One of the oddest electrical technologies of the past is the sodium cable. As the name indicates, it's an insulated power cable with metallic sodium as a conductor, in place of the usual copper or aluminum. Apparently it was "the next big thing" for a while in the 1960s, but as far as I know, it never caught on - though it probably "caught fire" a few times!
How would you make a reliable electrical connection to a sodium conductor? Sodium is so soft that it makes the "cold flow" problems of aluminum look like nothing. I can't see how any kind of crimp or mechanical lug is going to stay tight.
Then there's the whole "reacts explosively with water" thing...
Yes, terminations must have been a major problem. The only thing I've seen in that regard is a reference to threaded connectors; I suppose they used some kind of lug that was screwed onto the exposed conductor. But it must have been difficult to come up with a design that could be screwed on tightly enough to make a good connection while not breaking the conductor.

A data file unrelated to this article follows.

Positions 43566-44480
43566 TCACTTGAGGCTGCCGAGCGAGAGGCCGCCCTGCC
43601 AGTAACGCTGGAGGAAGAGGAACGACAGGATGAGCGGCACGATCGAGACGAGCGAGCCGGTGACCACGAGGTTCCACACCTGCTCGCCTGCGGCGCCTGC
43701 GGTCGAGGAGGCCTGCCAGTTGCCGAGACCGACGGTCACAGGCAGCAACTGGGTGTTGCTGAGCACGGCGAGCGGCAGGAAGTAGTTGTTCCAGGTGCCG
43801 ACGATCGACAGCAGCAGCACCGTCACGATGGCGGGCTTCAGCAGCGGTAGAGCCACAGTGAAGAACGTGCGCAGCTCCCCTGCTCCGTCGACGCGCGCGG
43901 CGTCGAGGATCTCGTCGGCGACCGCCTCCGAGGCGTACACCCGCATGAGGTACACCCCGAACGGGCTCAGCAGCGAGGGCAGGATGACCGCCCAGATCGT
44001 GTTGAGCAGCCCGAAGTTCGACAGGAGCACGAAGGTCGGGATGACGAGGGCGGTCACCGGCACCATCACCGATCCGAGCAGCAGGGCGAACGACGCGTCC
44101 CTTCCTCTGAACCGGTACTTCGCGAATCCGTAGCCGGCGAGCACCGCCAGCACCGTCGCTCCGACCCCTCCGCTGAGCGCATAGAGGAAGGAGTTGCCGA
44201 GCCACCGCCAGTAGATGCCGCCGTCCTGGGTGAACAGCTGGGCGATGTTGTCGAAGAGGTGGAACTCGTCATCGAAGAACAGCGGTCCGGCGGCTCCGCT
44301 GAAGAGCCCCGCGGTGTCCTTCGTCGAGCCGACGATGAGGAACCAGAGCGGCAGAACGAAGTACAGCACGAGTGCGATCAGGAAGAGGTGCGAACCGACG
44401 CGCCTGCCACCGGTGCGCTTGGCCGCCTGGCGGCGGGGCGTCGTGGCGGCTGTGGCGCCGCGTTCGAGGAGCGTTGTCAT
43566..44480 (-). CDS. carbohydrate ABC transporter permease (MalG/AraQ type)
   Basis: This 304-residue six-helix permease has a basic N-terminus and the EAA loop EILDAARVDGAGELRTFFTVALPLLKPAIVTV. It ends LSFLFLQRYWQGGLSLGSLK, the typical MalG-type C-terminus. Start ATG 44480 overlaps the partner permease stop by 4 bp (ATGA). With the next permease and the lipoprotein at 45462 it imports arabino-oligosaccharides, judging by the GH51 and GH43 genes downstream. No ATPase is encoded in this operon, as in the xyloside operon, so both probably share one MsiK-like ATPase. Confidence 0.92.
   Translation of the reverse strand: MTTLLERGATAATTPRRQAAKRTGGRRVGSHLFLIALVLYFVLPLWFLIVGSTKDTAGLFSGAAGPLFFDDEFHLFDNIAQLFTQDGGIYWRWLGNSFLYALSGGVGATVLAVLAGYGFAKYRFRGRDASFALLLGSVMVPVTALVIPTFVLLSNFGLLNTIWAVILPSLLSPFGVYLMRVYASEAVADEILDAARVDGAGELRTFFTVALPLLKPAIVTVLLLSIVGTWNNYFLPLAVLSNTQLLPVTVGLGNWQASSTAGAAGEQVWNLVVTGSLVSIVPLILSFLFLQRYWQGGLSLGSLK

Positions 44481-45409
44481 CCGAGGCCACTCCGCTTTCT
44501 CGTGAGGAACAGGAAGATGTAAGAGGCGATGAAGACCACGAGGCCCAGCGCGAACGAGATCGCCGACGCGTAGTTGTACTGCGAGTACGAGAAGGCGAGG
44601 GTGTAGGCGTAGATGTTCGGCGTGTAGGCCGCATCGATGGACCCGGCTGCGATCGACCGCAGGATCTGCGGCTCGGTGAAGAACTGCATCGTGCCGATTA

It's really incredible that such a technology could actually have been approved and deployed by utilities. Apparently its only advantage was cost savings; surprisingly (to me) sodium was cheaper than copper and aluminum.
When I first heard of sodium cables, I thought they would be used for some exotic super-duper extra-high-voltage cryogenic superconducting transmission system, but in fact the application was ordinary secondary-voltage underground residential distribution.
When I brought up the topic on another list, a former lineman said one of the problems was that when water got into the cable due to jacket damage, the conductor would corrode for a long distance from the point of entry. His crew ended up replacing a lot of the stuff.